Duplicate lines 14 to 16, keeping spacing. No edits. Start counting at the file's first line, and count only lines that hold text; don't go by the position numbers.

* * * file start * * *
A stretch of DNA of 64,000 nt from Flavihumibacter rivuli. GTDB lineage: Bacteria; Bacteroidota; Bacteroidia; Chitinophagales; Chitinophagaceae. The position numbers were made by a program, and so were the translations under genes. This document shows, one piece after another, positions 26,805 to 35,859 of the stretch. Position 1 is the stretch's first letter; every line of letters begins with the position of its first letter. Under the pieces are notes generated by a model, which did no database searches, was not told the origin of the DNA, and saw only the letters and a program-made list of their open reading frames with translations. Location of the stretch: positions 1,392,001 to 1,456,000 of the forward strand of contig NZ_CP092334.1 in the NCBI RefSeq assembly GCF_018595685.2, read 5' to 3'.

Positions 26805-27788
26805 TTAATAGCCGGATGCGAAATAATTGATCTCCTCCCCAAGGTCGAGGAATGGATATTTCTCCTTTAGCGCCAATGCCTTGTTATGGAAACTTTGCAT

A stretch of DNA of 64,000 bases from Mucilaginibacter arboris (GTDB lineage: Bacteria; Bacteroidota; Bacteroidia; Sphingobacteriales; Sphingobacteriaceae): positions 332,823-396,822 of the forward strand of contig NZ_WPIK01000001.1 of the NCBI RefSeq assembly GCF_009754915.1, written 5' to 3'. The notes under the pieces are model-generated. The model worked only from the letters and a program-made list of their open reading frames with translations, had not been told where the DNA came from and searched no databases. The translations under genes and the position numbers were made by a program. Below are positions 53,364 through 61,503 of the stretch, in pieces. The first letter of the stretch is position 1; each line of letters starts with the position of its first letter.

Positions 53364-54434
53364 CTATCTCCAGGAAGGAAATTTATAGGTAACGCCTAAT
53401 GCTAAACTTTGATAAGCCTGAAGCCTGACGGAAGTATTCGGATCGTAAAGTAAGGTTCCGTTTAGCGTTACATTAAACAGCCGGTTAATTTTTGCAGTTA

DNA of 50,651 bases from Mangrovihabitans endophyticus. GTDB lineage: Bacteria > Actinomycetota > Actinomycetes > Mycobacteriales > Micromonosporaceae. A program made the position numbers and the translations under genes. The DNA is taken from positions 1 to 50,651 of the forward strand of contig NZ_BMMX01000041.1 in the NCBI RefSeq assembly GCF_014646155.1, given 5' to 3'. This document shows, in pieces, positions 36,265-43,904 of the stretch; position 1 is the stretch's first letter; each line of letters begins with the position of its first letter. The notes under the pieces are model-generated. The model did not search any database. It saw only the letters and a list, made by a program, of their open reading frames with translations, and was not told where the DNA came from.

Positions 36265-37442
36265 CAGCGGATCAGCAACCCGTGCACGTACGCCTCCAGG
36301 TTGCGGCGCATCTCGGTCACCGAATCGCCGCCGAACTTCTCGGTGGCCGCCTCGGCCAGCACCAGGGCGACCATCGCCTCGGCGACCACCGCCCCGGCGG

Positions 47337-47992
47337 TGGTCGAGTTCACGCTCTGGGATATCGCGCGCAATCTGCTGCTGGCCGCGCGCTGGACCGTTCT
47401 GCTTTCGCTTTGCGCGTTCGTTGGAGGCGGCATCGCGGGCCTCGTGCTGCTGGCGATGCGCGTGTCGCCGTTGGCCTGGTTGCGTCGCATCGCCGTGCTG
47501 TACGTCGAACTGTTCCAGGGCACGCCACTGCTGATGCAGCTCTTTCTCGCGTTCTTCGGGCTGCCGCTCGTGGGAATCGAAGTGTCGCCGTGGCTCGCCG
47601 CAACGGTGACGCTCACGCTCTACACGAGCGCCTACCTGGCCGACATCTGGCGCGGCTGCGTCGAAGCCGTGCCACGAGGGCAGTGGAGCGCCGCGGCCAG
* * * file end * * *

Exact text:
47401 GCTTTCGCTTTGCGCGTTCGTTGGAGGCGGCATCGCGGGCCTCGTGCTGCTGGCGATGCGCGTGTCGCCGTTGGCCTGGTTGCGTCGCATCGCCGTGCTG
47501 TACGTCGAACTGTTCCAGGGCACGCCACTGCTGATGCAGCTCTTTCTCGCGTTCTTCGGGCTGCCGCTCGTGGGAATCGAAGTGTCGCCGTGGCTCGCCG
47601 CAACGGTGACGCTCACGCTCTACACGAGCGCCTACCTGGCCGACATCTGGCGCGGCTGCGTCGAAGCCGTGCCACGAGGGCAGTGGAGCGCCGCGGCCAG